Dam Removal and Fish Passage Improvement Influence Fish Assemblages in the Penobscot River, Maine


Dams and their impoundments disrupt river habitat connectivity to the detriment of migratory fishes. Removal of dams improves riverine connectivity and lotic habitat, which benefits not only these fishes but also resident fluvial specialist species. Restoration efforts on the Penobscot River, Maine, are among the largest recently completed in the United States and include the removal of the two lowermost dams and improvements to fish passage at several remaining barriers. We assessed fish assemblages in the main-stem river and several major tributaries before (2010–2012) and after (2014–2016) dam removal using boat electrofishing surveys and a stratified random sampling design. In total, we sampled 303 km of shoreline and captured 107,335 individual fish representing 39 species. Similarity indices and rarefaction curves indicated that significant changes in fish assemblage composition occurred in reaches that underwent both habitat and connectivity changes (i.e., directly above removed dams). The newly connected reaches became more similar in fish assemblage composition, as demonstrated by an average increase of 31% in similarity scores. The changes in similarity score in these reaches were driven by increasing access for anadromous fishes and decreasing abundances of slow-water specialist species. For example, we observed a marked reduction in lacustrine species in former impoundments. These assemblage shifts were further illustrated by nonmetric multidimensional scaling in which sites directly above former dams exhibited the largest ordinal shifts immediately following dam removal. We also found all anadromous species in greatest abundance below the lowermost dam during each respective sampling period, though we did find some anadromous species above the lowermost dam during postremoval sampling. Our results demonstrate the potential for large dam removal projects to restore both fluvial and anadromous fish assemblages.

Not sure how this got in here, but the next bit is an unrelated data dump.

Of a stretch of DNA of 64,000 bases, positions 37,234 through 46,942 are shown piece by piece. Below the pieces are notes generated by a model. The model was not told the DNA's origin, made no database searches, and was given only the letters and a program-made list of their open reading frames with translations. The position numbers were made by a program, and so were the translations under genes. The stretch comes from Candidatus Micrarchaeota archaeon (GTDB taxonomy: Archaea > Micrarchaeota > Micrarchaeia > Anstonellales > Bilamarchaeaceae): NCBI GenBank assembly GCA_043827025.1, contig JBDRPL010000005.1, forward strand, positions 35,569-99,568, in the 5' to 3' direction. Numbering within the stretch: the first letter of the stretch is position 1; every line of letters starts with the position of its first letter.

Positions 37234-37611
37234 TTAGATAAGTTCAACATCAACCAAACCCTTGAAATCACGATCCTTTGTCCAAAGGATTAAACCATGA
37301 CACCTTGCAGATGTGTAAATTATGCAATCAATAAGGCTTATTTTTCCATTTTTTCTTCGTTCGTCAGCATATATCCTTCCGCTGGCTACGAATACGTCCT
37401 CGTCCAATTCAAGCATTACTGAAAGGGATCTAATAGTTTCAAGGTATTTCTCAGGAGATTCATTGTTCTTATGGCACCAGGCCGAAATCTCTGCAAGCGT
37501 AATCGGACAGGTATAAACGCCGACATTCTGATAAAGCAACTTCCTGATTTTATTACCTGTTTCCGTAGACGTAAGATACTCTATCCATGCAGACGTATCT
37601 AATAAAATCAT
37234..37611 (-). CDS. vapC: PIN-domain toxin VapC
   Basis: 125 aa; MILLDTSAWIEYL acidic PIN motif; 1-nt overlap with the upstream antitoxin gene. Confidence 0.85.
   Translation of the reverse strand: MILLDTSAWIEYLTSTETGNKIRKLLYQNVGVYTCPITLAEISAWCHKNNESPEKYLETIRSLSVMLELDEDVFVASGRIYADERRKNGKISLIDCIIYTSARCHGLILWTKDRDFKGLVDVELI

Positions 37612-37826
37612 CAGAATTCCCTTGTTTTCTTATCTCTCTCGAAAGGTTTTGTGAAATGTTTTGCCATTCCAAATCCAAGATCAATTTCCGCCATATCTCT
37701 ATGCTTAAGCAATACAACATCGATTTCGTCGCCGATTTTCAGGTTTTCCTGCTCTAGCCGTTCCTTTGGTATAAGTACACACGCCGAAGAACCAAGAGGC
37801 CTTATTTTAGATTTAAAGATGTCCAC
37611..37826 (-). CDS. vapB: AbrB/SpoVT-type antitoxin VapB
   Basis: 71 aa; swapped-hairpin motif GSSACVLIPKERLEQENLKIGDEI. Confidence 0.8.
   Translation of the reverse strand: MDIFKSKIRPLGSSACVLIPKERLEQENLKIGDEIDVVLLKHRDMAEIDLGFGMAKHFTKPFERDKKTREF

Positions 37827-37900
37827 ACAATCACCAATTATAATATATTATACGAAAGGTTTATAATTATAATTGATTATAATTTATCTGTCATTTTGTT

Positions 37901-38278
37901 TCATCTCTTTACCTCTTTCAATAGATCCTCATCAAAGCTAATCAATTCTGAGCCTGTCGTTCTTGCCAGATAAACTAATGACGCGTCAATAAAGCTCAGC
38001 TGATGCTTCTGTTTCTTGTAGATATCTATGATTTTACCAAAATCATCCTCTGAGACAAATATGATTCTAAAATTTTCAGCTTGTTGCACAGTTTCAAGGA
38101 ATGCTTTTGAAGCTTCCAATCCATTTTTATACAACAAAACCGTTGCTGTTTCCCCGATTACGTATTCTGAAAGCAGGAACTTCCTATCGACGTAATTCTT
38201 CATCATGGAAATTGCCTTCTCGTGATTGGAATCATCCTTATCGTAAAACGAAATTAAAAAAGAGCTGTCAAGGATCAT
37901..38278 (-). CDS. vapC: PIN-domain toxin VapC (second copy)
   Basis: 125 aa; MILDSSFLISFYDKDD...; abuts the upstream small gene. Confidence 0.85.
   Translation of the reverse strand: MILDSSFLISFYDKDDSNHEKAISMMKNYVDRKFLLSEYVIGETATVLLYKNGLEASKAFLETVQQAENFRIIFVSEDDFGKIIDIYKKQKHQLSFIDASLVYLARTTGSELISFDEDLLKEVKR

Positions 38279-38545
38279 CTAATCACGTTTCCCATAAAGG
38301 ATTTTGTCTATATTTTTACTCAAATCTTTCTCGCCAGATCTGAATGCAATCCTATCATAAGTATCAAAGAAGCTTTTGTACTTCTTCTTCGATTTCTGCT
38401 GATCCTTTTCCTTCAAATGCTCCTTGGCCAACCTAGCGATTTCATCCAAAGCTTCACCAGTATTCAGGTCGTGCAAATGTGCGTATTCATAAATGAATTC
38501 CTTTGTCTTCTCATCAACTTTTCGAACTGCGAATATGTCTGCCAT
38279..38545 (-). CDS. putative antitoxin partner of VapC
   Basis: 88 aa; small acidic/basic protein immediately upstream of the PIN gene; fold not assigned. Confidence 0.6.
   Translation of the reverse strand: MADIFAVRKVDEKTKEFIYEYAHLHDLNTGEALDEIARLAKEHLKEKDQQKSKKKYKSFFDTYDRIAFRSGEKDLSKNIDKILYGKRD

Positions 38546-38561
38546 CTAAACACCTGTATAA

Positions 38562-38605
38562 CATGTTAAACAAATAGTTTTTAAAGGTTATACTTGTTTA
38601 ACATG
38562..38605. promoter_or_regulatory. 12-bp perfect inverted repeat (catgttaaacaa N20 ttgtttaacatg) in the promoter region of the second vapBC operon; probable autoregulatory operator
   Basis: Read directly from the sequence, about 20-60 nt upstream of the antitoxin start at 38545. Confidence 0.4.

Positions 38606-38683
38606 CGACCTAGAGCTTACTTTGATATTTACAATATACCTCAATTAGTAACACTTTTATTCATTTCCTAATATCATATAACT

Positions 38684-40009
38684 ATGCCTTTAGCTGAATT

Publication Date



American Fisheries Society

Journal Title

Transactions of the American Fisheries Society

Digital Object Identifier (DOI)

Document Type



© 2018 American Fisheries Society